In California, Democratic state Sen. Ricardo Lara this year introduced the Health for All Act, which would expand coverage for all Californians, regardless of immigration status.
The District has the Healthcare Alliance, which provides care for low-income people regardless of immigration status. But because the program does not offer mental health and substance abuse treatment, it does not meet minimum standards for health insurance as mandated by the federal law, according to La Clinica’s Joachin.
Other states rely on a patchwork system of safety-net providers, including public and not-for-profit hospitals, migrant health centers and community health centers, according to a Hastings Center report. Illinois, for example, which has the nation’s fifth-largest Latino population, provides coverage for all low-income children under 19, even if they are undocumented.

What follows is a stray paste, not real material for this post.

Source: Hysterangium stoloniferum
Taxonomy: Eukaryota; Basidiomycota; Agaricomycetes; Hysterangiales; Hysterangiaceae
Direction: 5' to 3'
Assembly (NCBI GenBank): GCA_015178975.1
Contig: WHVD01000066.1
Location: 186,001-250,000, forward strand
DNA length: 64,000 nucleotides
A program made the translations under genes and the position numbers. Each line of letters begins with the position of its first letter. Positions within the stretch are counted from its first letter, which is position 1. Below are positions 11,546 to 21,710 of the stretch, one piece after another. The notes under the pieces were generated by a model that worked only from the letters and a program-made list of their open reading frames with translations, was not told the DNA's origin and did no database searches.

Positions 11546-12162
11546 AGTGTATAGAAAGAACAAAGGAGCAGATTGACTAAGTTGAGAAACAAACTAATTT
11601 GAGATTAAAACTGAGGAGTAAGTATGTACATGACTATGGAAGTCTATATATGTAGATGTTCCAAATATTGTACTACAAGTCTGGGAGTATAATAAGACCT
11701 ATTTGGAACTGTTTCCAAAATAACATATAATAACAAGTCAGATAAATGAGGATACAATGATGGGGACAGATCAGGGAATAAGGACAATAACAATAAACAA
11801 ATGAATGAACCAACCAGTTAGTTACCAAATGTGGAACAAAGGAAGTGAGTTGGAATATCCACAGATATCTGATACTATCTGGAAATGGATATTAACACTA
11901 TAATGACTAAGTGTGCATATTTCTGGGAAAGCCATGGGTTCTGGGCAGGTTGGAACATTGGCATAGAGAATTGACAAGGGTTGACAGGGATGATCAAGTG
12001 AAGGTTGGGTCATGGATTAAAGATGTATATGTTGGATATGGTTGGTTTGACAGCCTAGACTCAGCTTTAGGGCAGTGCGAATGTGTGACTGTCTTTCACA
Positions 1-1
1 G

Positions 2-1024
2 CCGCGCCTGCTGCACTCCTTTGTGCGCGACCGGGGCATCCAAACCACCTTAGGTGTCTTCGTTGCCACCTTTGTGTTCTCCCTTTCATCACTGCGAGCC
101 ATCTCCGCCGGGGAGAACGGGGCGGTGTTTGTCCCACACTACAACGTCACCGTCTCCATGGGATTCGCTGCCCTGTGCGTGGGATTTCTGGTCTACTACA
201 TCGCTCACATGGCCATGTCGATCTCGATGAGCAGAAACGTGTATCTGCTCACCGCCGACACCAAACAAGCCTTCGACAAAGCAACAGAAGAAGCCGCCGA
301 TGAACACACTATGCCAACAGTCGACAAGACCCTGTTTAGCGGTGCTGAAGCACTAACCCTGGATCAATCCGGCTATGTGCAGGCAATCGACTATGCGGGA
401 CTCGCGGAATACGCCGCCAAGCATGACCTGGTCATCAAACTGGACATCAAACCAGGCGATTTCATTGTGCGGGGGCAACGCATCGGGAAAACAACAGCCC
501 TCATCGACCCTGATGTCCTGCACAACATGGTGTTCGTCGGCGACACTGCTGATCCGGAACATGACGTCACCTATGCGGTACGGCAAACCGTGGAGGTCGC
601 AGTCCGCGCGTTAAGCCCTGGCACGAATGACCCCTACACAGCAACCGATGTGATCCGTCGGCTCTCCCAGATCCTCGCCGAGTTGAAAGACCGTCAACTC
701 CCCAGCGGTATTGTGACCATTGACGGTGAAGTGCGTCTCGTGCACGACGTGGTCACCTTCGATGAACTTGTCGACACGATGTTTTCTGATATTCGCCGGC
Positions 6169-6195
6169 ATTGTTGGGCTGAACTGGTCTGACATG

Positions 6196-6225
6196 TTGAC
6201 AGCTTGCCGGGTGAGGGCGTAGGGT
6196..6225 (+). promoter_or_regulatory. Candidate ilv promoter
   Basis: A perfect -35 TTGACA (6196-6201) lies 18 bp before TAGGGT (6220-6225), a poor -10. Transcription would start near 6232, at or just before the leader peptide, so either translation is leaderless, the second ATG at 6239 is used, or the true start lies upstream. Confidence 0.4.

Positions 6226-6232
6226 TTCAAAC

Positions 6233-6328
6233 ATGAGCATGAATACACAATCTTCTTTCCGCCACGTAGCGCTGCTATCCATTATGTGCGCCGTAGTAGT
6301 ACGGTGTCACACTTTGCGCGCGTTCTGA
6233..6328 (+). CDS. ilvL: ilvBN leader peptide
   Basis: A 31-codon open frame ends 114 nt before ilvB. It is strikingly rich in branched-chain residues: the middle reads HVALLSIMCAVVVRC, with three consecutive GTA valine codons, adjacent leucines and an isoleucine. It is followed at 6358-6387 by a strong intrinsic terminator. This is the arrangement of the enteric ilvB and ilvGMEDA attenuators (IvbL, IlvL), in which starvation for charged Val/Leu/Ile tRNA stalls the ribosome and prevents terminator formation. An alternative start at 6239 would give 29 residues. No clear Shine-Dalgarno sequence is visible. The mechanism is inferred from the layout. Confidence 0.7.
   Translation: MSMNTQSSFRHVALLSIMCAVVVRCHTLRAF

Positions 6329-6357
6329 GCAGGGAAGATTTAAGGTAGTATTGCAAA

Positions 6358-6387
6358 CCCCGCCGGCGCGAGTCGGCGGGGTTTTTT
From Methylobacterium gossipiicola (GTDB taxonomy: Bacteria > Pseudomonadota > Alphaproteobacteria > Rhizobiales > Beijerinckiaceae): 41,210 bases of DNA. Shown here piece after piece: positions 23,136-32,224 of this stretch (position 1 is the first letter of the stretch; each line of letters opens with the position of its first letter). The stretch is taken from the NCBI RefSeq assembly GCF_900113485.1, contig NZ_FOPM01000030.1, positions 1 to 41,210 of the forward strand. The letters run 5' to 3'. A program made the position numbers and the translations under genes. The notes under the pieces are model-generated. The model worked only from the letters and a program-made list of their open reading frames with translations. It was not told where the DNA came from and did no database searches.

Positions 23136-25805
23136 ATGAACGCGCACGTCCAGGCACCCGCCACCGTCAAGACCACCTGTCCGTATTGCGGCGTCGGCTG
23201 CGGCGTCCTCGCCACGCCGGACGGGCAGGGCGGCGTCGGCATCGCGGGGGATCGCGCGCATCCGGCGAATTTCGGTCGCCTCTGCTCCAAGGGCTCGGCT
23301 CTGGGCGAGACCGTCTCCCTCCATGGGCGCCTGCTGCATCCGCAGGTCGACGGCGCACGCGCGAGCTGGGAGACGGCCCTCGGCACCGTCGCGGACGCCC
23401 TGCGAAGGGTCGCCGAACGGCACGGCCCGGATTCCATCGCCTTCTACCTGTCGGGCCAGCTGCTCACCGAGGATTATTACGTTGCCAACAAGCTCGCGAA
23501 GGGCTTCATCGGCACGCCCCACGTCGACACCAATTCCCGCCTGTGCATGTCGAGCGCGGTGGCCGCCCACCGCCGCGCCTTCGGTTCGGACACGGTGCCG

In Virginia, legal immigrants who are pregnant or younger than 19 may qualify for Medicaid or the FAMIS program. Other immigrants may qualify for emergency care, even if they are undocumented.
In Maryland, the quality of care an uninsured immigrant can receive will vary greatly across counties, said Del. Ana Sol Gutierrez (D-Montgomery).
“It’s hard for me to understand why we prohibit people from buying health insurance,” Gutierrez said. “That’s kind of crazy. I’m not saying [undocumented people] should have the free coverage. I’m sure many of them would be able to pay.”
This is an edited version of an article produced by Stateline, a journalism initiative of the Pew Charitable Trusts.